‘Old People are not pets.’ I wish I could remember where I came across this truth recently. I like a book that depicts older people, especially older women, as real humans, with the full range of emotions and experiences. Such books are to be treasured but can be hard to find.
This problem is explored in an article in the most recent edition of Mslexia (Dec/Jan/Feb 2022/3) by Debbie Taylor called The Time of our Lives. The article looked at myths about ageing authors, and also about the characters that older women want to read about. The article referred to the ten top novels featuring older women on Bookword and listed this blog as a resource for interested readers. There is a great deal to think about in the article.
This is the 61st post in the series of older women in fiction which I promote to make older women in fiction more visible. You can find the link at the end of the post to the complete list of 100+ suggested books in the series with links to those I have reviewed on Bookword Blog.
I find it hard to review collections of short stories. The quality and interest will be variable, and what I have enjoyed may not please others. What is pleasing in this collection is that every story is about an older woman. They do not always act wisely, do not always triumph. But they are written as real people, not a different species, and not as curiosities or pets.
The title story is told in the first person, as the unnamed old woman grooms her beautiful Siamese cat, noting the pleasure the cat receives.
And seeing her respond like this to the smooth strokes I could see myself in bed with one of my lovers, and my own arching and offering, and wondered, when I had finished with the brushing, whether she felt as I had when it was over, not just brushed but glad, even grateful to have been brushed. In other words, was the moment only with her, or was there a reflective pleasure as well? (45-6)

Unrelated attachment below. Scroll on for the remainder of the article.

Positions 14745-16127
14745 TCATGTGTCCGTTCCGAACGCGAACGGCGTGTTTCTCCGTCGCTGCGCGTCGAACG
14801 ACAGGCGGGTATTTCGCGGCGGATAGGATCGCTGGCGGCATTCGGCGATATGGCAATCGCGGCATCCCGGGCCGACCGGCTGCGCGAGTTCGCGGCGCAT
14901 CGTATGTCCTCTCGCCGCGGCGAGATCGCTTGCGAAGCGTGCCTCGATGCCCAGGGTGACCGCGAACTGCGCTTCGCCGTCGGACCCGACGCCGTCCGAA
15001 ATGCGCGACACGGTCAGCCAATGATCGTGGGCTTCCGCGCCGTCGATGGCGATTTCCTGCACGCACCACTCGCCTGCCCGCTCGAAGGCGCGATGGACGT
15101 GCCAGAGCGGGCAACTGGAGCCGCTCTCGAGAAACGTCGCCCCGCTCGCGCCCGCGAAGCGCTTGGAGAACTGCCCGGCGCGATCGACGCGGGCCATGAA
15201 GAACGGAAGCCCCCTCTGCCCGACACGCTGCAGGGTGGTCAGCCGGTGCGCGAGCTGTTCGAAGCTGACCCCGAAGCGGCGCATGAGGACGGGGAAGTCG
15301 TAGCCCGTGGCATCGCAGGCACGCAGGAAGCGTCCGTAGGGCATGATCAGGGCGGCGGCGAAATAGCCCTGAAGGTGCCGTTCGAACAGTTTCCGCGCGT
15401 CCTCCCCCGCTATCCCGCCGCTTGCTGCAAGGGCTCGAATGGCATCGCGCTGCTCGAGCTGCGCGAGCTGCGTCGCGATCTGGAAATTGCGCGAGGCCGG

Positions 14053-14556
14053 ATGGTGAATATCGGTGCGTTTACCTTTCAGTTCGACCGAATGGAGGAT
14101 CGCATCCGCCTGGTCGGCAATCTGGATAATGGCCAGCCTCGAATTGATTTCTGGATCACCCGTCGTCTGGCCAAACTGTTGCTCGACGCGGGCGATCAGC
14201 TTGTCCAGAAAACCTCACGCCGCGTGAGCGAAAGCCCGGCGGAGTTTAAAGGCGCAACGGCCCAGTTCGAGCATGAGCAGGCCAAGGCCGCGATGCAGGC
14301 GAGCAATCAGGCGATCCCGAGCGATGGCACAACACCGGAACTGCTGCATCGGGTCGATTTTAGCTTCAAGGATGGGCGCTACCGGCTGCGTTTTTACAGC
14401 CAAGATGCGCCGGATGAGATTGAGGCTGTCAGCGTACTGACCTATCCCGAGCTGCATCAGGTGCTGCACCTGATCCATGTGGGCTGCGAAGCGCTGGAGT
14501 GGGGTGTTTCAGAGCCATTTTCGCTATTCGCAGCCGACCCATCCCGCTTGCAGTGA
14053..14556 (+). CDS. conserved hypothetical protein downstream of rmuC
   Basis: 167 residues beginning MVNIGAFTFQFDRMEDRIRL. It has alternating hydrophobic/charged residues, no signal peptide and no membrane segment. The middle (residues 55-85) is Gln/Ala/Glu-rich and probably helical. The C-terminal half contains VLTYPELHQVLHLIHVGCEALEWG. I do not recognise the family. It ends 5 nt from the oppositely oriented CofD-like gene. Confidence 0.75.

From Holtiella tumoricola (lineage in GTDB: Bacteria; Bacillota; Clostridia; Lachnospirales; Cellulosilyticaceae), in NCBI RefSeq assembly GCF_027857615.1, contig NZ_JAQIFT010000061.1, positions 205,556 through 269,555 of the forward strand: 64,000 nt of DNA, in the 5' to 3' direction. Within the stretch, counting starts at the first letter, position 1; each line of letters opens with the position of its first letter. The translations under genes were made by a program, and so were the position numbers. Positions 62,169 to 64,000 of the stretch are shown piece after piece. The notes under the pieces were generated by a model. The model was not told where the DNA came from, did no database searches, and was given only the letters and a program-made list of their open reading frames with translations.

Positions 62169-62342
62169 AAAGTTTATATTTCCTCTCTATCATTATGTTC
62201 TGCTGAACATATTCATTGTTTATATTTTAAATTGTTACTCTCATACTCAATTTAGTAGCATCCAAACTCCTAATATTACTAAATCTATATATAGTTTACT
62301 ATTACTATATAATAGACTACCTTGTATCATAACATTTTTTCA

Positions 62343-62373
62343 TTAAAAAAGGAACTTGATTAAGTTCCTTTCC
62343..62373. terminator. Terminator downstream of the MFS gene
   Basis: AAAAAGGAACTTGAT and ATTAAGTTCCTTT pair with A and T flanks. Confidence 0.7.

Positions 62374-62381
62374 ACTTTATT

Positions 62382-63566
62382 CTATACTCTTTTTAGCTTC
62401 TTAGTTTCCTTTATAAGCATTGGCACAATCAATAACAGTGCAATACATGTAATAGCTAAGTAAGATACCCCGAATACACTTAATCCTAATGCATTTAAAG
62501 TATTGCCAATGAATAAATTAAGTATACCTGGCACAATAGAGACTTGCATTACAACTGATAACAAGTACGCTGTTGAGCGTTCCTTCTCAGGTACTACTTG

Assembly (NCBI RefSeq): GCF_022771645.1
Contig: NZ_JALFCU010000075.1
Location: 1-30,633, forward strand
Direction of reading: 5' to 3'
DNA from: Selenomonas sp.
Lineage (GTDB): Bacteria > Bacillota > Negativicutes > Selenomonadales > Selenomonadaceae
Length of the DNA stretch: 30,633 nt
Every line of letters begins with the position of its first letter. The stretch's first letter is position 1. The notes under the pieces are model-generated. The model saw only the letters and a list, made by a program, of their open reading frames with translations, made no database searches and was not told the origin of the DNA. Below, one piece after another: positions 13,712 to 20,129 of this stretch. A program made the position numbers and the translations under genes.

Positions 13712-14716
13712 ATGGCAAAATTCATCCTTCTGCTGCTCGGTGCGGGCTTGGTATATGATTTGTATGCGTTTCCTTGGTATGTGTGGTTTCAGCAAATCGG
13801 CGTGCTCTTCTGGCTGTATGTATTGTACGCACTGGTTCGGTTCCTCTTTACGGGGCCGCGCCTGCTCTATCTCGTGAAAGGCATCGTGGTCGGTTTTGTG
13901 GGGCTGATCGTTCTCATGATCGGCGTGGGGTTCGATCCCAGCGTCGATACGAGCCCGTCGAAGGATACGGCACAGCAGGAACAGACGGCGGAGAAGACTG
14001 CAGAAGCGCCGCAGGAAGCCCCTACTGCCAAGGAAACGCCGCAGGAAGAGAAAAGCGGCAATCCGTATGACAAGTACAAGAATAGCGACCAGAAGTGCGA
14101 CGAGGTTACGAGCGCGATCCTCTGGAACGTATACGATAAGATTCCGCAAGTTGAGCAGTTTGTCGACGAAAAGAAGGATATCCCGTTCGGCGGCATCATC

It is gradually revealed that the narrator and the cat are living in Bermuda with her son and daughter-in-law. She regrets the passing of her sensual experiences, and the likelihood that her son and daughter-in-law will want to get rid of the cat because they are having a baby. Giving up pleasure is hard.
I relished the first story in the collection – Susan and Miffy. It starts with a challenge:
The lust of an old man is disgusting but the lust of an old woman is worse. Everyone knows that. Certainly, Susan knew it. (3)
Susan is in a geriatric ward, and after seeing her struggle to replace a light bulb, she lusts after Miffy a ward assistant. The very boring, beige existence of Susan in her younger days is contrasted vividly with the feelings and relationship of the two women. Susan has been an exemplary wife and mother and rarely felt any desire in her life. Now it consumes her.
And so the stories progress, with the women discovering aspects of themselves in the last stages of their lives. Sometimes they find that they have been hanging on to an idea, an ancient love affair, for too long and the object of their affections is no longer interested. One woman is charmed by a fellow passenger on a train in a chance encounter, and their subsequent lives together become exploitative. Another has devoted her life to the care of her father, and to a relationship with him which feels decidedly unhealthy. And the very satisfying story about a woman who has relished being alone all her life but finds happiness in changing her attitude ends the volume.
I liked the collection for its steady presentation of different women, with a variety of attitudes, histories and futures and facing difficult circumstances late in life, drawing on what they had learned over the years. This is a contrast to some depictions of older women as naïve or having learned nothing from their many experiences. Jane Campbell’s women have no magical powers, no wisdom for younger women.
Cat Brushing by Jane Campbell, published in 2022 by riverrun. 245pp
The Bookword page about the series older women in fiction can be found here.